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Eden Evangelical Lutheran Church ~ Munising, Michigan

Installation of Ann Gonyea - October 11, 2015

Installation of Ann Gonyea
Eden, Munising
October 11, 2015

Grace, mercy, and peace to you from God our creator and our Lord and Savior Jesus the Christ.

Hallelujah!  How good it is to sing praises to our God!  How pleasant it is to honor God with praise!  We have a lot to praise God for today.  We thank God for claiming Ann as God’s child in the waters of baptism, calling her to seek God’s face, gifting her with an ongoing relationship with Christ, and walking alongside her the whole of her life, guiding her footsteps, whispering in her ear, changing her direction, giving her ideas, and leading her through several careers which will contribute to her gifts as a leader in the church.  We thank God for the support and love she receives from her husband Larry who gives her encouragement and was willing to go with the flow.  We thank God for the support of Ann’s home congregation, Bethany in Ishpeming, who held her in prayer, affirmed her calling, and helped make a seminary education financially possible.  We thank God for the generosity of the churches of this Synod, that through their mission support dollars contribute to the Fund for Leaders which also helped pay for Ann’s education, an education that has equipped her and readied her to come to this place, at this time, in the year of our Lord 2015, to be the pastor of Eden Lutheran  Church.  And we thank God for the people of Eden, who love this church, and whom God has called to work in the mission field of Munising, to make a difference in the world in Jesus’ name.  It is a good day to praise God.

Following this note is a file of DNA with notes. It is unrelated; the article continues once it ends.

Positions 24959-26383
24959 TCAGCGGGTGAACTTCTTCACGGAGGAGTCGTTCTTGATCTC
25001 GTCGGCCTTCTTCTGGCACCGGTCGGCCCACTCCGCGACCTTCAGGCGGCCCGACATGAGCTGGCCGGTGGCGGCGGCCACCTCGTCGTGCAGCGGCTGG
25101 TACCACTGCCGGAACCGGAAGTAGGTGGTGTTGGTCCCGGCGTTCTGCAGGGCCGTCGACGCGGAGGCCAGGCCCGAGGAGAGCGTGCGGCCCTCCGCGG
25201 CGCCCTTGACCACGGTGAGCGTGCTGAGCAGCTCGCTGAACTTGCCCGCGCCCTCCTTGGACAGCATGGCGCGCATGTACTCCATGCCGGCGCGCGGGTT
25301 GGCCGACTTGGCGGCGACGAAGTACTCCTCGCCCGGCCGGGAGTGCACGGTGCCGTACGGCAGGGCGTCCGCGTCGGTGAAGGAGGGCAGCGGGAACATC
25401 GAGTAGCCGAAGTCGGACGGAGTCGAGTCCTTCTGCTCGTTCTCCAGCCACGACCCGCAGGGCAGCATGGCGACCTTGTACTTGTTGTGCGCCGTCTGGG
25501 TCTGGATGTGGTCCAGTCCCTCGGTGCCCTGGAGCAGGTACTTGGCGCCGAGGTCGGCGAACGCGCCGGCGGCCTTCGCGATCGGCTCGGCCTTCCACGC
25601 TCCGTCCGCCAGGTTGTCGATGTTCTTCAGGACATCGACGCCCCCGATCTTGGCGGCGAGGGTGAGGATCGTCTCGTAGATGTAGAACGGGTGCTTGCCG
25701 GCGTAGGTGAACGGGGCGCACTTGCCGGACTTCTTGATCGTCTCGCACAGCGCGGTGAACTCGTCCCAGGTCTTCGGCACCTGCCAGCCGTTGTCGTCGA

In the readings that Pastor Ann chose for today, I hear a clear message, a clear call, for the people of God to make the thing the thing.  And what I mean by that is, you know and I know that we live in the midst of information overload, double booked schedules, full calendars, and multiple demands - on our time, on our pocketbooks, on our sensibilities, on our emotions.  We suffer hearing a cacophony of voices that give conflicting messages about what to believe, what to hope for, where to invest ourselves, what is important, and where our priorities should lie.  We are pulled in many different directions, pressured from many different sides. 

Even the church has been challenged to keep the thing the thing.  The church, every church, is experiencing the pushes and pulls of new cultural forces, of anxiety surrounding finances and programming, of wondering how to cover all the bases with reduced resources.  And basically fighting a vague sort of grief and worry over what’s going to happen in an uncertain future.  It’s easy for the thing, the core reason for being, the very heart of ministry, and why we do what we do, to get lost.

So what is the thing?  And how to we keep it central?